Review – Altered, Faux Pas Theatre, University of Northampton Flash Festival, Castle Hill United Reform Church, Northampton, 16th May 2016

AlteredThis fascinating play tells the true story of Beth Rutherford, a 19 year old girl suffering work related stress. Her father suggested she consulted a counsellor; but, for whatever reason, using hypnotic techniques, the counsellor implanted false memories in Beth’s brain. She managed to convince her – and Beth convinced the rest of the world – that her father had repeatedly abused her since childhood, had made her pregnant and then had carried out an abortion using a coat-hanger. Fortunately for the Rutherford family, history relates that the father was exonerated in the case; but the reality of what effect “bad therapy” can have on people provides a lasting topic for reflection long after curtain down.

The scene is set with some very familiar sound effects – hearing the Rutherford family make endless attempts to record their phone answering service greeting. We’ve all been there. It’s the sound of a happy family; giggling girls making a mess of it all, not taking it seriously, deliberately getting it wrong. It’s the sound of a normal family. That’s one of the reasons why, when it appears that Beth’s father has committed these awful acts, it all feels very shocking. The passing of time is noted by changing the letters on a scrabble board at the front of the stage. In fact, the scrabble pieces play a major part in the identity of the production – both the name of the play and the theatre company use this imagery – I guess because, like false memory syndrome – the scrabble tiles can be manipulated to create many different words and meanings.

Faux Pas TheatreThe play is structured round the sequence of meetings between Beth and her counsellor, interrupted by various other scenes that attempted to illustrate other examples of wider memory failure. Some of these other scenes relied heavily on a degree of flippancy that I felt was at odds with the main theme of the play. For me, rather than dovetailing nicely or cleverly highlighting underlying themes, they clashed and provided too great a juxtaposition between Beth’s troubled mind and total slapstick. I appreciate that they were well performed; they just still rather irritated me if I’m honest. The fish, in particular…. Let’s just say I was happy when the fish finally had his chips. I’m perfectly happy to accept that this is a problem with me than with the performance.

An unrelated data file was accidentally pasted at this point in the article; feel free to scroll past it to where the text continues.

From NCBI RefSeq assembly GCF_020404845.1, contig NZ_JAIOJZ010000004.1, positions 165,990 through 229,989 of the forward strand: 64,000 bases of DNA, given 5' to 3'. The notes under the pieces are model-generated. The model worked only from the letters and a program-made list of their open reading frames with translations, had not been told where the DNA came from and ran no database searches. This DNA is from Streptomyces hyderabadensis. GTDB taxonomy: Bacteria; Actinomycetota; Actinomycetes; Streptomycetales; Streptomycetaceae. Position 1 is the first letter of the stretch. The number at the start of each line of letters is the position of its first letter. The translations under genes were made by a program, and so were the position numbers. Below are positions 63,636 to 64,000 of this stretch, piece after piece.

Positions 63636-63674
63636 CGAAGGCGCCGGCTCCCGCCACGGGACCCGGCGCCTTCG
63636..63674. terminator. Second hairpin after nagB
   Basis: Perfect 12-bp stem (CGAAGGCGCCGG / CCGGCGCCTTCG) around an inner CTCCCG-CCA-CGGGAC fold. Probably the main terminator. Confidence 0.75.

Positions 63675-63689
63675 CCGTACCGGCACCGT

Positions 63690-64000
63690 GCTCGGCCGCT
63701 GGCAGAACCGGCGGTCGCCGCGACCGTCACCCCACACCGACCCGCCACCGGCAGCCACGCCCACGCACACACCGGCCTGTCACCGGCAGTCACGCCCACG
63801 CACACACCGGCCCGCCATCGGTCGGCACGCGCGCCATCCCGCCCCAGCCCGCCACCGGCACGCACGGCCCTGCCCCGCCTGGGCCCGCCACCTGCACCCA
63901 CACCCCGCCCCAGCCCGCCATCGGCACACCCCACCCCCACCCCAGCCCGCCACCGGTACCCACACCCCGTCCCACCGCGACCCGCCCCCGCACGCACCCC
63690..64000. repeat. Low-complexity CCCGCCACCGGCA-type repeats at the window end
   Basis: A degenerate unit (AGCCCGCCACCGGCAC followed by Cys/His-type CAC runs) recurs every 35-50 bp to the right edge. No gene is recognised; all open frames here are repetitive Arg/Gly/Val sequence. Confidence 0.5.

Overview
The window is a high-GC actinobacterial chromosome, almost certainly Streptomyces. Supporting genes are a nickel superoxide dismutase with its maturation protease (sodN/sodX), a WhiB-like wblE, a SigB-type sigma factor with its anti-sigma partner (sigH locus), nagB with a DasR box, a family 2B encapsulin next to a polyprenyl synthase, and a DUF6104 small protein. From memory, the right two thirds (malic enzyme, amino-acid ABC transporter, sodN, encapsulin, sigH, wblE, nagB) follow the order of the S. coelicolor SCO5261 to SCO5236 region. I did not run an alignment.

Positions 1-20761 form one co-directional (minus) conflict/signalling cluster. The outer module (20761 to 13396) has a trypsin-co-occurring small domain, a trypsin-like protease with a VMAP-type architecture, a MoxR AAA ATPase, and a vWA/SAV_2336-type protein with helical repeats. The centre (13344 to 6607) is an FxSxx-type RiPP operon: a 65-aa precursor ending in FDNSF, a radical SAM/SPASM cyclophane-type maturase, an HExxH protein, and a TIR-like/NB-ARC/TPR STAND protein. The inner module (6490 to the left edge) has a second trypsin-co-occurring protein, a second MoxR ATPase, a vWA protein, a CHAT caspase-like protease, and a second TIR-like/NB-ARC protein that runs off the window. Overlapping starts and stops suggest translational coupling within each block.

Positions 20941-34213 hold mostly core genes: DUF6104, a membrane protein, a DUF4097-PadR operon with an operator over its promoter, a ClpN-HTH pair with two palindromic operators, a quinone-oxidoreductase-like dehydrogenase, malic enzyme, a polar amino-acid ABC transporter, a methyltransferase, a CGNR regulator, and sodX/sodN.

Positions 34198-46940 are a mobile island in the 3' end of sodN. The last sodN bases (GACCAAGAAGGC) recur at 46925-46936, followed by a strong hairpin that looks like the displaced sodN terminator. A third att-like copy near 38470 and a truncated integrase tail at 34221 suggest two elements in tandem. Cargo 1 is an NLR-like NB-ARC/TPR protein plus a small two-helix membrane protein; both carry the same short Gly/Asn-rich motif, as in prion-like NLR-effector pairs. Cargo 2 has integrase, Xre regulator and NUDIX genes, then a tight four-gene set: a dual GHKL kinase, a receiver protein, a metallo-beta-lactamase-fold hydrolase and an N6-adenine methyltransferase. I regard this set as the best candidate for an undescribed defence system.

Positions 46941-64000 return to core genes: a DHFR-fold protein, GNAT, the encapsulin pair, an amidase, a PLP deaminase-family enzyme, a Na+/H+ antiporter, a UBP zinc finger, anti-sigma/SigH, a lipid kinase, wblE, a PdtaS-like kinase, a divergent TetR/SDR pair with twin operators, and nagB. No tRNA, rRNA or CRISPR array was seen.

One thing’s for absolute certain – it’s a stunner of a performance from Sophie-Rose Darby as Beth. There she sat, her eyes expressing that numb pain you have when you can’t join the links up in your brain to find a solution to whatever the problem is; undecided whether to find the counsellor’s attempts to draw her out constructive or intrusive. Her horror at her self-discovery at those terrible truths (that aren’t) locked away deep inside was very movingly portrayed. There’s a very difficult scene where she plays both sides of a confrontation between Beth and her father and she does it immaculately – unrushed, deliberate, superbly emotional. Her every line was spoken with complete conviction. At times she reminded me of Sheridan Smith. In common parlance, she nailed it.

Altered castOn the other end of those conversations, Megan Burda was also very convincing as the counsellor, with apparently no axe to grind and no ulterior motive behind the structure of her questions, but you start to raise eyebrows to yourself as she gently introduces suspicions and inaccurate imputations from Beth’s responses. Surely someone who appears this genuine couldn’t possibly be deliberately introducing poisonous thoughts…could they? The remaining cast members – Aoife Smyth, Ellen Shersby-Wignall and Lucy Kitson, gave excellent support in their sketches and routines; and the poem, which brings the show to a conclusion, was very telling and beautifully performed by everyone. Certainly a play that makes you think twice and tells its story compellingly; an appropriate choice for Mental Health Awareness Week.

Review – Welcome to Thebes, University of Northampton BA (Hons) Acting, Royal and Derngate, Northampton, 16th March 2016

Welcome to ThebesSo this is a new experiment for me. Outside of all the professional productions we see at the Royal and Derngate in Northampton, we’ve also seen work by the Actors’ Company, the Young Company and the Youth Theatre. However, following the leads of Messrs Smallmind and Mudbeast, this March I’ve booked to see all three plays in the University of Northampton BA (Hons) Acting season, performed by final year acting students. I genuinely had no idea what the standard would be like. Mrs Chrisparkle frequently shudders at the words “Amateur” and “Dramatics” when put together in the same sentence, and to protect her for her own good I thought I’d go it alone with these three plays by seeing them as midweek matinees by myself. Well, if Welcome to Thebes is an indication of what this little Trinity of drama is all about, she’s missed out on a treat.